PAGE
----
Now you’ve got that off your chest and proved you can write, could we have something a little more light-hearted next time? I’m thinking Assassin brides of the Caspian, pistols strapped to miniskirted thighs, car chases, ‘splosions, a showdown on a semi rig, that sort of thing.

  11. It always seemed to me that in “ Heart of Darkness” the dark heart belonged to the white tyrant, and that Conrad wished to ensure nobody missed the point.

  12. In the Guardian, BBC, and the like, one has to pretend that novelists from shit-hole countries are towering geniuses. This is partly because that is how one demonstrates that one is very far from being a racist, and partly how one demonstates one’s edginess and originality of thought.

    Well, yes. I have no idea if African literature is any good or not, but I am confident it will be praised by right-on folk in the UK regardless of quality, especially if it consists of boilerplate anti-colonialism and complaints about racism. Laurie Penny is one example of a contemporary commentator who positively drools over any female writer who happens to be black or brown, as if skin colour is a better indicator of a writer’s talents than their output.

  13. Now you’ve got that off your chest and proved you can write, could we have something a little more light-hearted next time? I’m thinking Assassin brides of the Caspian, pistols strapped to miniskirted thighs, car chases, ‘splosions, a showdown on a semi rig, that sort of thing.

    Working on it, but am up to my arse in alligators with something a little more serious on the work front right now. But I’ll be onto it shortly.

    P.S. If you’ve read it, any chance of an Amazon review? 😉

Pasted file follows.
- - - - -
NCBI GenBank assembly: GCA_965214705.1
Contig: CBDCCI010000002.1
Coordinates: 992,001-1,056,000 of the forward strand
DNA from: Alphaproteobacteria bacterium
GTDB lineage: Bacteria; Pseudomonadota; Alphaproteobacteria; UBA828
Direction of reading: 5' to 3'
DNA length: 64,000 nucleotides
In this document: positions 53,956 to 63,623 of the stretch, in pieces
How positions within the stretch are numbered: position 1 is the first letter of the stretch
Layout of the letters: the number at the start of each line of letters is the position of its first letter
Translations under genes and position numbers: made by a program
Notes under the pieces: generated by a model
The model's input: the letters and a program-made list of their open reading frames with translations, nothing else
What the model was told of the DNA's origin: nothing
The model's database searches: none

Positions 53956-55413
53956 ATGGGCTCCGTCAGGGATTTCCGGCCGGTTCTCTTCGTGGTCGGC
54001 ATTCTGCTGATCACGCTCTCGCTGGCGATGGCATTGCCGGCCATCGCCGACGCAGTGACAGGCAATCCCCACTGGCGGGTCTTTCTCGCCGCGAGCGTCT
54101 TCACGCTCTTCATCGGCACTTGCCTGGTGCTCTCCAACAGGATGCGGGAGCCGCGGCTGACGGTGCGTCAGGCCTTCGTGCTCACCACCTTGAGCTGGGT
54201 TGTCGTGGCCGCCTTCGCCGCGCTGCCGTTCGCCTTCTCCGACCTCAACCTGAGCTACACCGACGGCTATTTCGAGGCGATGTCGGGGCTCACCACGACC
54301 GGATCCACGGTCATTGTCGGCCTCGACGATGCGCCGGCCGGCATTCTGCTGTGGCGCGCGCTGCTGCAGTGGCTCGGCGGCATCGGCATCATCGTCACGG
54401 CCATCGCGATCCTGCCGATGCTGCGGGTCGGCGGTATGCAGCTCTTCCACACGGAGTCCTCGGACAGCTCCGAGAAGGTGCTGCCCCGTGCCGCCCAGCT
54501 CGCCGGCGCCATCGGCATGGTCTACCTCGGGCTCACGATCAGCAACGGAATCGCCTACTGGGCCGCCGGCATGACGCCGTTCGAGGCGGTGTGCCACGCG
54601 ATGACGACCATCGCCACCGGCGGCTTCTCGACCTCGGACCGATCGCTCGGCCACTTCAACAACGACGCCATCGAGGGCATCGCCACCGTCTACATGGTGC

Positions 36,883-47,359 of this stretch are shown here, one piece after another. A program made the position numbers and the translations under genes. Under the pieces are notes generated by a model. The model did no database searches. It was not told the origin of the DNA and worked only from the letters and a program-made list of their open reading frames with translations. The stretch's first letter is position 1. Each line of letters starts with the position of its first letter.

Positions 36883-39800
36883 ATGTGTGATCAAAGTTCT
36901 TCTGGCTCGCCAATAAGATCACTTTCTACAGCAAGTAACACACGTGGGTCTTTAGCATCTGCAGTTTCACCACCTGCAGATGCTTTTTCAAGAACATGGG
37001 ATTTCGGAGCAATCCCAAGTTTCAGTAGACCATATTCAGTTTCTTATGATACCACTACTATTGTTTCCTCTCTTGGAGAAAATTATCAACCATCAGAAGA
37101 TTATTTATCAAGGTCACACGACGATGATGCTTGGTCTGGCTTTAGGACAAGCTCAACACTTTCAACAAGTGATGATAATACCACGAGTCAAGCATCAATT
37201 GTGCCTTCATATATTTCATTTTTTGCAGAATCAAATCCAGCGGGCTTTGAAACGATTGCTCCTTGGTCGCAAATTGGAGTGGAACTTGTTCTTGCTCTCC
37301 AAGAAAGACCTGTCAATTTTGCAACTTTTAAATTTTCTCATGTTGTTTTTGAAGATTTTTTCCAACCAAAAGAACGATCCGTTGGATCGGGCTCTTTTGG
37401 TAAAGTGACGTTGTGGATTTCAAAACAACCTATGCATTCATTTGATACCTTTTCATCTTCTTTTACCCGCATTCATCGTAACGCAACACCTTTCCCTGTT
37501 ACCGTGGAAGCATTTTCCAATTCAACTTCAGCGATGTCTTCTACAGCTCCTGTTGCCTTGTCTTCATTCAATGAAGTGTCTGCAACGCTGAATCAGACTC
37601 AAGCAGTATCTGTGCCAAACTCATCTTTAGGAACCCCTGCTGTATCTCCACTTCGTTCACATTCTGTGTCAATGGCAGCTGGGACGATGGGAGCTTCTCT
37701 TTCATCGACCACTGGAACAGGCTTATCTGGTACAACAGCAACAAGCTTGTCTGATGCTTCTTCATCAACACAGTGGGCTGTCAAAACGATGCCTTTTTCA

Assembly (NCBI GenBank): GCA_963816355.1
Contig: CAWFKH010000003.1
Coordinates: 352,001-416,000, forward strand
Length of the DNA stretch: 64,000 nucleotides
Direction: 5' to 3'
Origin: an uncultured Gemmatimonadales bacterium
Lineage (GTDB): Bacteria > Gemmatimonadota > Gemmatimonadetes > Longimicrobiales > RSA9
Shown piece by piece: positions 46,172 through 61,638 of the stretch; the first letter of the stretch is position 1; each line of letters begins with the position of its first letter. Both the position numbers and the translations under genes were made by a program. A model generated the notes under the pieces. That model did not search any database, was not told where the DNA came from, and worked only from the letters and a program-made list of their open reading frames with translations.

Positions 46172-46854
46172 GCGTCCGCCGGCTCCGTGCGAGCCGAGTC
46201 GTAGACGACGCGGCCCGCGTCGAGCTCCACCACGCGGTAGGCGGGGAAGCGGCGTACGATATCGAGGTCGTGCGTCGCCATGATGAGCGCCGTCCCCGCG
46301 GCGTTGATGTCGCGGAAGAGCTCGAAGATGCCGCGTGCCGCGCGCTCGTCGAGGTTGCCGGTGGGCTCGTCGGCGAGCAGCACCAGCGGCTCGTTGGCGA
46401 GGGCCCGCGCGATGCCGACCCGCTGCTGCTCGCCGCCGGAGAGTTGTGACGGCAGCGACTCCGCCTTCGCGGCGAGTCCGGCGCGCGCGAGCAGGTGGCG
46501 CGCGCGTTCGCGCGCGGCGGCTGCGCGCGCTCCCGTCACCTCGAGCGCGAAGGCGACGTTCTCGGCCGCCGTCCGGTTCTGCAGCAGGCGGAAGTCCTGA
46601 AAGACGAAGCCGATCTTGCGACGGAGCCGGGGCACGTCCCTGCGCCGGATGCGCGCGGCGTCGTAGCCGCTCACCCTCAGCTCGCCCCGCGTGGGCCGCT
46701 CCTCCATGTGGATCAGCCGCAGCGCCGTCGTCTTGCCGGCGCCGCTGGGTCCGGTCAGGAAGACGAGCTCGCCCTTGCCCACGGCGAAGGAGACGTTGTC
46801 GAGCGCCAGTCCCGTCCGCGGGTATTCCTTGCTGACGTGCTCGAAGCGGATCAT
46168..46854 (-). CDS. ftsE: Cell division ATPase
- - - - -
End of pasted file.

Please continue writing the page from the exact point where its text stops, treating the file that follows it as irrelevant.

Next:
14. “…stocked in its entirety with religious books, self-help manuals, and combinations of the two. Titles like God and Your Business and Success Through Worship were typical…”

    Still better than JK Rowling!

  15. My useful personal guide to things Nigerian is that pretty well every Nigerian I’ve met has initially (or continues to) claimed to be from somewhere else.

  16. There’s a giant advert/mural at Frankfurt airport full of “fun facts” type things. One such fact is that Nigeria makes more films than Hollywood.

    Assuming (or perhaps not) that said fact takes “gentlemen’s cinema” out of the equation, do you have any idea if this is plausible?

  17. Assuming (or perhaps not) that said fact takes “gentlemen’s cinema” out of the equation, do you have any idea if this is plausible?

    Yes, Nollywood is enormous. The quality however is…variable. A lot of my time in Nigeria was spent waiting around for something, and often there was a TV playing Africa Magic, the channel which broadcasts Nigerian soap operas and films. Most of them looked like a high-school production filmed on an early iPhone. The locals loved it though.